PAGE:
Skip to main content
main-content

Über dieses Buch

This book advances systems thinking by introducing a new philosophy of systemic knowing. It argues that there are inescapable limits to rational understanding. Humankind has always depended on extended ways of knowing to complement the rational-analytic approach. The book establishes that the application of such methods is fundamental to systemic practice.
The author advocates embracing two modes of consciousness: intentionality, which Western philosophy has long recognized, and non-intentional awareness, which Eastern philosophy additionally highlights. The simultaneity of these two modes of consciousness, and the variety of knowings they spawn are harnessed for a more holistic, systemic knowing.
Four practices from fields related to systems thinking are examined: two contemporary action research methodologies from the US and the UK; the Sumedhian (Indian) approach to inquiry about processes within groups; and a technique of group psychotherapy originating in Eastern Europe. Each of these systematically harnesses knowing using both modes of consciousness. Therefore, the author insists, such approaches must be included in systemic practice, in purposeful and methodical juxtaposition to rational-analytic ways. The book provides examples and guidelines for deployment.
“All researchers and practitioners of systems thinking and action research must read this book...Raghav has craftfully blended Eastern and Western wisdom. He uses his immersion into Eastern ways of knowing practically, to elaborate the systems philosophy in rich detail. He has incorporated, from cooperative inquiry as action research, the idea of four ways of knowing: practical, propositional, presentational and experiential, to bolster the foundations of systems thinking”―SHANKAR SANKARAN, Professor, University of Technology Sydney, Australia; President International Society of Systems Sciences (ISSS) 2019-2020
“This is a book with the potential to stimulate the emergence of a new paradigm. Raghav shows that systems thinking can transcend rational analysis and incorporate other ways of knowing, such as arts-based methods… also, rather than be overly preoccupied with striving for change, there is value in simply abiding, which comes with a deep appreciation of the ecological relationships we are part of. It’s not that rational analysis is wrong – it’s that it is only part of a genuinely transformative practice”. ―GERALD MIDGLEY, Co-Director, Centre for Systems Studies, University of Hull; former President, ISSS (2013-14)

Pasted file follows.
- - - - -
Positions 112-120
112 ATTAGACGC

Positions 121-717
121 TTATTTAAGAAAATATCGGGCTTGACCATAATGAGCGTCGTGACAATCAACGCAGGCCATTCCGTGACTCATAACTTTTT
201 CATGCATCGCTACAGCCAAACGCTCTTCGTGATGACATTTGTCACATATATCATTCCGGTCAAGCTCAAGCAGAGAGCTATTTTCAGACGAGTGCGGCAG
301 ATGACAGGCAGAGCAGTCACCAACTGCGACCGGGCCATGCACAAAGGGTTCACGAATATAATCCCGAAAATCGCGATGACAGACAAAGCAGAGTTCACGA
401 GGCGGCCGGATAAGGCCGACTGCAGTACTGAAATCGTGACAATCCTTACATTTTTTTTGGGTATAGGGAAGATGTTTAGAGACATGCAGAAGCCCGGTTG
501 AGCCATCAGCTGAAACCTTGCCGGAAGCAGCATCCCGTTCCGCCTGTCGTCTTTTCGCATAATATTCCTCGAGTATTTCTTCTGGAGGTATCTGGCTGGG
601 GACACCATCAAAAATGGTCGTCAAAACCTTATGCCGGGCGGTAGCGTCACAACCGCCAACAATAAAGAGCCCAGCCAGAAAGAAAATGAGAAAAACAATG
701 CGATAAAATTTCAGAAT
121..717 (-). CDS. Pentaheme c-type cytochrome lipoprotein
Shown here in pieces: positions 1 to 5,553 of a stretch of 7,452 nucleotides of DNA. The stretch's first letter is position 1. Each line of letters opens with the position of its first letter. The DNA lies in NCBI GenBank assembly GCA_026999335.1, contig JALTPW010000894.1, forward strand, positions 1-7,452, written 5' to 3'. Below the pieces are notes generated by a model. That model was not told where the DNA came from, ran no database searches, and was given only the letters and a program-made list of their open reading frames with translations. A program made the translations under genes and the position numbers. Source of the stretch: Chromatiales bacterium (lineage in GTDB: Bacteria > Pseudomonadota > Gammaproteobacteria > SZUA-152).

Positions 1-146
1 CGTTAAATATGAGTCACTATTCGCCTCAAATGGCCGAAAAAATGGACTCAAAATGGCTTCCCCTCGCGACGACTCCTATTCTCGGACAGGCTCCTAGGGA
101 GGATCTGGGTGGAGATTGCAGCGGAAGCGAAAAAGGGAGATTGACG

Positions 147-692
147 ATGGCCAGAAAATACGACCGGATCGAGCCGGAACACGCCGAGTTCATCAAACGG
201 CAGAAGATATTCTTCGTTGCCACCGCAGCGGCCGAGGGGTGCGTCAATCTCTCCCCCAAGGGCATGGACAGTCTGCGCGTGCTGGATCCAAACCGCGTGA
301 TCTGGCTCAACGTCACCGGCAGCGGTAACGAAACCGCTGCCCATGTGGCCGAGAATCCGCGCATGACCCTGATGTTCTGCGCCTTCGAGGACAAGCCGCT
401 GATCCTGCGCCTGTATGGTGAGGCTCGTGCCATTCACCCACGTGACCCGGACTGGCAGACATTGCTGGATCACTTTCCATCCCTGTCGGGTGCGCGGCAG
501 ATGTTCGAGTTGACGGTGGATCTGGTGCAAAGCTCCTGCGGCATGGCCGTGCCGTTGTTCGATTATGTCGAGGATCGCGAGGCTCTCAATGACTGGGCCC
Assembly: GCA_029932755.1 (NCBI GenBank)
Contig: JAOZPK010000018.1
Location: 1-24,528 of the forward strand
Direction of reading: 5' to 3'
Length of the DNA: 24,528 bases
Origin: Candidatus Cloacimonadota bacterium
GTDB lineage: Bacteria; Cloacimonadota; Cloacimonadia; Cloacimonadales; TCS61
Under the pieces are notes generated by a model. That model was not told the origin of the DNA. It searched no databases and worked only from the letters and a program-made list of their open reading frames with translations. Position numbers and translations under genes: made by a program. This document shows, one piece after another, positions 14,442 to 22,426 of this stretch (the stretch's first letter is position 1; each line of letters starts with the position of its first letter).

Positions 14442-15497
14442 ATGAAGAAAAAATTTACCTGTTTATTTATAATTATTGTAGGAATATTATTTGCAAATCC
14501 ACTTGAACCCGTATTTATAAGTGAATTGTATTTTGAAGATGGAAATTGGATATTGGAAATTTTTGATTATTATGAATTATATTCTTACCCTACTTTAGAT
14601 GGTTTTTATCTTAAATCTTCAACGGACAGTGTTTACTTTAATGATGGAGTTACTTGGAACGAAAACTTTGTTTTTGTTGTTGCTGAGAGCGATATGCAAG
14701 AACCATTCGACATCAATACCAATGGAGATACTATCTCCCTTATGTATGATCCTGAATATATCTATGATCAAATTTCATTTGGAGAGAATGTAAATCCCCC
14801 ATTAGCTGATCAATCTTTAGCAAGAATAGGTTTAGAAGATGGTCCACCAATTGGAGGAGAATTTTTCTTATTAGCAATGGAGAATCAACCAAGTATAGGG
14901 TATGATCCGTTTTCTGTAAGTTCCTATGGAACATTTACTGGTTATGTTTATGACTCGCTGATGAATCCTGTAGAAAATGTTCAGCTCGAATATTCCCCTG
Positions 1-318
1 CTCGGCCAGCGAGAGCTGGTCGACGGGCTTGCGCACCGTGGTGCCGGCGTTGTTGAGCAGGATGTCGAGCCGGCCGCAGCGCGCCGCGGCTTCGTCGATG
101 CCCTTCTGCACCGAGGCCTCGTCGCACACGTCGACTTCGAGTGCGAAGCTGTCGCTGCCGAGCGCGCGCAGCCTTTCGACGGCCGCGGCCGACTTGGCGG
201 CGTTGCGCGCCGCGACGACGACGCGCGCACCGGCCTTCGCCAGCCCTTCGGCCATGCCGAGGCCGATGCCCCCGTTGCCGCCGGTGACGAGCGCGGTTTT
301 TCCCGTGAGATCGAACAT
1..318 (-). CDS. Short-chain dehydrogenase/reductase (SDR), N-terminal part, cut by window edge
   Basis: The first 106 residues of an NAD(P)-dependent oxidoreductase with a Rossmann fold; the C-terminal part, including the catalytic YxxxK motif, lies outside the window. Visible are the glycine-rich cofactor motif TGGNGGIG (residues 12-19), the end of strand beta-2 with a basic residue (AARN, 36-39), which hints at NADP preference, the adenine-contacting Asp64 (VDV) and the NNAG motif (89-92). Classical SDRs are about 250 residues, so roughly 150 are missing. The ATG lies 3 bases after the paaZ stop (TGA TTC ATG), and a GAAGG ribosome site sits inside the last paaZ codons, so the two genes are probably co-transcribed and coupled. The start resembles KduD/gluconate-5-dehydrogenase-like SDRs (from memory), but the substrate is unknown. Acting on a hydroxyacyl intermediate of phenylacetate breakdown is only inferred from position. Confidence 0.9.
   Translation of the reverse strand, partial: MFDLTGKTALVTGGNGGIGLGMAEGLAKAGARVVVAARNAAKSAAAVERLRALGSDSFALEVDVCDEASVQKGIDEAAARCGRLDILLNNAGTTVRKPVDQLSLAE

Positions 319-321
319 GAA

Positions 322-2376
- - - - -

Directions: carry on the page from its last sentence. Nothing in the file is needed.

“Raghav Rajagopalan’s writing on generating deep appreciation for the social and ecological interdependencies ties in closely with my own work. The philosophical ideas he develops contain the tracings and essential tones of Gregory Bateson’s idea of "Mind" as a process of living complexities reaching well beyond the notion of the body. This book demonstrates outstanding erudition and deep compassion at the same time. It should delight the adventurous reader unafraid of big questions”.―NORA BATESON, President of the International Bateson Institute

Inhaltsverzeichnis

Frontmatter

Chapter 1. Introduction to the Book

Abstract
In this introduction, I lay out the canvas of the book. I outline the context, the lacuna I find in contemporary systems thinking (especially in systems philosophy), and the approach with which I have addressed this gap.
Raghav Rajagopalan

Chapter 2. Systems Thinking

Abstract
This chapter summarises the development of systems thinking and goes on to uncover some of its limitations. First, a brief sweeping overview of the history and development of systems thinking is provided. Next, the development of applied systems thinking in terms of three successive waves is recounted briefly—hard systems thinking which assumes that systems are representative of reality; soft systems thinking which emphasises the intersubjective construction of realities; and critical systems thinking , which attempts to build a more comprehensive framework. The contributions and limitations are summarised. The focus is, firstly, on recounting the key milestones; secondly, panning the basic features of the recent approach called systemic intervention; and thirdly, on uncovering the ontological and epistemological premises and describing the limitations which the book will address in later chapters.
Raghav Rajagopalan

Chapter 3. Three Basic Perspectives to Evaluate Systems Thinking

Abstract